Company Seven.

  C-7 Home Page C-7 News Consignment Library Products & Services Product Lines Order Search

Celestron History Distribution News Notes & Interesting Articles Products Pricing Quality Assurance

6", 8", 11" , 14" and 17.5" "Star Hopper" Dobsonian Reflector Telescopes

Introduced at Company Seven in December of 1995, Discontinued in 2000
Provided for information purposes only.

The Star Hopper Dobsonian telescopes are designed for beginners who seek the best possible view of the faint Deep Sky objects while on a constrained budget. These include advanced features that an experienced observer will appreciate. Furthermore, these 6" and 8" aperture units (introduced in November 1995) benefit from years of study of those Dobsonian style telescopes already on the market; Celestron has improved upon the competing standards. And Company Seven took them another step further by improving the bearings on those telescopes we sell so that movements are almost feather light! In December 1996 Celestron improved the designs further and also introduced 11", 14" and a 17.5" aperture models.

History: This is basically a classic Newtonian reflecting telescope on a "Dobson" style of simple mount. The optical design by an English mathematician was first constructed by Sir Isaac Newton. This employs two mirrors (a parabolic and an elliptical flat) to gather and reflect light to focus at a point beyond the focuser; an eyepiece for viewing is placed at the focuser. A good reflector can offer the best view per the dollar especially of the faint, deep sky objects where light gathering power is essential.

The use of a simple Alt-Azimuth mounting, lightweight mirror and modestly priced components evolved from a goal of San Francisco sidewalk astronomer John Dobson to get the most telescope possible into the hands of the amateur observer for the lowest relative cost. Ideally by developing a design which can be home made. This design remains the first choice among serious deep sky observers, and it is not uncommon to find custom or home made 8" to 36" aperture "Dobs" at the astronomical observing events at dark sky observing sites around the U.S.

Noteworthy improvements over conventional economical Dobs include:

  • Low Friction Altitude Bearing/Dovetail Pinion Balance Syste
  • A unique, low-mass molded Pyrex primary mirror for better thermal stability
  • Unique adjustable Pinnacle Mirror Cell to support the low mass Primary Mirror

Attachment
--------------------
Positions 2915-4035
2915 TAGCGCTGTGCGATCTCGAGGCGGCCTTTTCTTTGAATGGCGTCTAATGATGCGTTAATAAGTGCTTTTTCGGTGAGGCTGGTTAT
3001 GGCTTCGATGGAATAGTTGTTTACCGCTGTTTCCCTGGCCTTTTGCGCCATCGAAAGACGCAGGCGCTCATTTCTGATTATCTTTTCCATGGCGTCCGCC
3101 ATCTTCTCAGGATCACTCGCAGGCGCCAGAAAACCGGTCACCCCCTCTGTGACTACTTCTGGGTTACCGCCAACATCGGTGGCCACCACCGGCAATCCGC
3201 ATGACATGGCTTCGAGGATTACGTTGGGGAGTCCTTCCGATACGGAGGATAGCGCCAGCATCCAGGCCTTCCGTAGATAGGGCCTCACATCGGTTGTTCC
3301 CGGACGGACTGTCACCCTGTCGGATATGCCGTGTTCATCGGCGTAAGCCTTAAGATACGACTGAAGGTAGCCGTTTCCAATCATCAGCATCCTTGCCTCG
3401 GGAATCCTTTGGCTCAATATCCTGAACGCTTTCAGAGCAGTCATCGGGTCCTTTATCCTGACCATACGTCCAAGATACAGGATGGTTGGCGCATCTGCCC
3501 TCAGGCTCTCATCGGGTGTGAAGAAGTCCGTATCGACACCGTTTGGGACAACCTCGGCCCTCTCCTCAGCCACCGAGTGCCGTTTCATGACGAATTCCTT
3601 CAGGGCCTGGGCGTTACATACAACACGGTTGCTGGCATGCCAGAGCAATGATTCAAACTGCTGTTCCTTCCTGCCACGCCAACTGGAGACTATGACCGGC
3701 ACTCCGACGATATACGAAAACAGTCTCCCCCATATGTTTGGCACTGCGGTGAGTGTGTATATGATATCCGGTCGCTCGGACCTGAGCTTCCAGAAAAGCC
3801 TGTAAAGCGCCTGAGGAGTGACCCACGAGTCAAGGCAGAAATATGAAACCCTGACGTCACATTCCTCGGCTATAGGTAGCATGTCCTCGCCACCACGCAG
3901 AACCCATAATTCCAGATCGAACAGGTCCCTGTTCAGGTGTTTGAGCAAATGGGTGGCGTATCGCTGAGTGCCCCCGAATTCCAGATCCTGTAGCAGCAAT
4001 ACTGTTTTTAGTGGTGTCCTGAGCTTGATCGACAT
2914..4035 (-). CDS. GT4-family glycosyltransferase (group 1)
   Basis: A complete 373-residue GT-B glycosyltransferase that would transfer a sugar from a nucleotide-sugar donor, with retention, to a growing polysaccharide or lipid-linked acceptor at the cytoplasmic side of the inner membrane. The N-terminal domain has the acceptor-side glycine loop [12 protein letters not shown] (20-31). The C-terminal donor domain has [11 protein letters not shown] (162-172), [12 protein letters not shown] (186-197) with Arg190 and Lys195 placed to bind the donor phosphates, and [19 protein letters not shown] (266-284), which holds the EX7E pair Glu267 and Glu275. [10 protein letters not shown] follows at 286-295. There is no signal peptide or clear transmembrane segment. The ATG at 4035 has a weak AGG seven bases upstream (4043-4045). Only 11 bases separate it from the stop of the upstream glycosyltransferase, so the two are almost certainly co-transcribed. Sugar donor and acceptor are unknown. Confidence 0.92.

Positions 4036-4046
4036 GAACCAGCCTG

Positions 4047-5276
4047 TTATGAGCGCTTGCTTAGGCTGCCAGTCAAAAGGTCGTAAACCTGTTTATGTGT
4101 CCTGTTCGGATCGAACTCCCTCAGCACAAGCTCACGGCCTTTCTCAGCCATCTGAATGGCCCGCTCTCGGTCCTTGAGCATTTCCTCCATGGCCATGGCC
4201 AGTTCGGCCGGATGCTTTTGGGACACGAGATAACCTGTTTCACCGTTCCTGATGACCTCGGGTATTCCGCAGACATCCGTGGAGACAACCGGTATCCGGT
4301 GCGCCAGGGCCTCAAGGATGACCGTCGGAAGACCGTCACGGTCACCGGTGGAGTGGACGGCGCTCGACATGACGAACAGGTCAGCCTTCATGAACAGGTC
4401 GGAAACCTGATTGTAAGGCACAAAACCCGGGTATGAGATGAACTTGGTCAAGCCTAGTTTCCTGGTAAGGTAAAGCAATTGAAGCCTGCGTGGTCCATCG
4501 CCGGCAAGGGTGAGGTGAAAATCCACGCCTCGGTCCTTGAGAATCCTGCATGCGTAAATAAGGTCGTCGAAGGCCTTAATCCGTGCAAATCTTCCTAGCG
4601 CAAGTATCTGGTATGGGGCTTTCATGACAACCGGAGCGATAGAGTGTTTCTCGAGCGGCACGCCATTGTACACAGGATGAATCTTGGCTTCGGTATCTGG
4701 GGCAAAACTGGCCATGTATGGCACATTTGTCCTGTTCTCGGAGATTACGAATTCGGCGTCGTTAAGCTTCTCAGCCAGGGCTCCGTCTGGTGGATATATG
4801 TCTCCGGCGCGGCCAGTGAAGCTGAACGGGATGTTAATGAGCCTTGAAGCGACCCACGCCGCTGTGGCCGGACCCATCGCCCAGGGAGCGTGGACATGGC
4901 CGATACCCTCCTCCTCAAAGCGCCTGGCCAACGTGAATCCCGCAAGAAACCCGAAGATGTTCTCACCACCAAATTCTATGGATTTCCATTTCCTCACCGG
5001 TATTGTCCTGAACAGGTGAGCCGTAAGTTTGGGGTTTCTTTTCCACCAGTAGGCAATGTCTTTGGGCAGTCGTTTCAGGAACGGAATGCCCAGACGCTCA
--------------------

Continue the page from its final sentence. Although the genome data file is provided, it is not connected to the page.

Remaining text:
• Multicoated, high reflectivity mirror coatings improve brightness and contrast.
  • Optics hand finished and tested on a 125 line Ronchi
  • Cast and Machined 1.25" Diameter Rack & Pinion Focuser
  • 1.25" Focuser also accepts .965" diameter oculars with furnished reducer
8"f6 Specifications:
Maximum Height Overall:
Maximum Height to The Eyepiece:
Weight of Sonotube Optical Tube Assembly:
Mass of Carriage:
Effective Light Gathering Power:
22-1/2 lbs.
31 lbs.
630X That of Human Eye

Available assembled and laser Collimated by Company Seven's experienced staff, with complimentary course of instruction, or available from Company Seven in kit form, with complimentary course of instruction.

The standard construction employs a Sonotube (impregnated thick wall cardboard tube commonly used in forming concrete for example). However, such a tube construction while it is economical does require more frequent realignment (collimation) of the optics. These telescopes are available assembled and laser Collimated by Company Seven's experienced staff, with complimentary course of instruction. Or are available from Company Seven in kit form, with complimentary course of instruction.

With a versatile f6 ratio (good for high and low magnification observing), the 8" Aperture model is popular among those who desire an easily manageable telescope with the light gathering and fields of view potential for the observing many of the most popular deep sky objects (Galaxies, Star Clusters, Nebulae, Planetary Nebulae, etc.). And still this telescope affords the good contrast and clarity qualities required for lunar and planetary observing which actually reveals changes through out the observing season! With a comparatively small central obstruction, and fewer optical surfaces, the contrast and brightness can actually surpass more expensive designs such as the 8" Schmidt-Cassegrain telescope.

Optional accessories that we highly recommend for your viewing pleasure and long term success:

  1. "Backyard Astronomers Guide" or "Nightwatch" by Terrence Dickinson, or "Starware" by Phil Harrington. For the novice from age 8 to 15 or so up to adult. Good introductions to astronomy, telescopes, and accessories. Especially easy introduction to finding ones way around the night sky

  2. Telrad Illuminated Finder: to aid one in finding and centering objects in the main telescope, and learn the sky by "star hopping" from one object to another

  3. A high magnification eyepiece for Lunar observing, ideally a 13-15mm Plossl, 9mm Nagler, or a relatively economical LV series ocular

  4. A very high magnification eyepiece for Lunar Planetary observing, ideally 4.8mm Nagler or short focal length (7.4 to 8mm) Ploss, or a relatively economical LV series ocular

  5. Sky Light Pollution Rejection Filter to reduce the greenish or golden background glow from city lights - this is an aid to seeing faint Nebulae

  6. Neutral Density Filter (set of two) to reduce the brightness of the Moon and Planets, and alleviate discomfort when viewing Moon at one quarter or Full

  7. Planisphere (Specify Latitude) The easiest way to plan and find what is up in the sky at any given time and date

Go to Price List
Go back to Celestron Products page


Contents Copyright 1994-2000 Company Seven - All Rights Reserved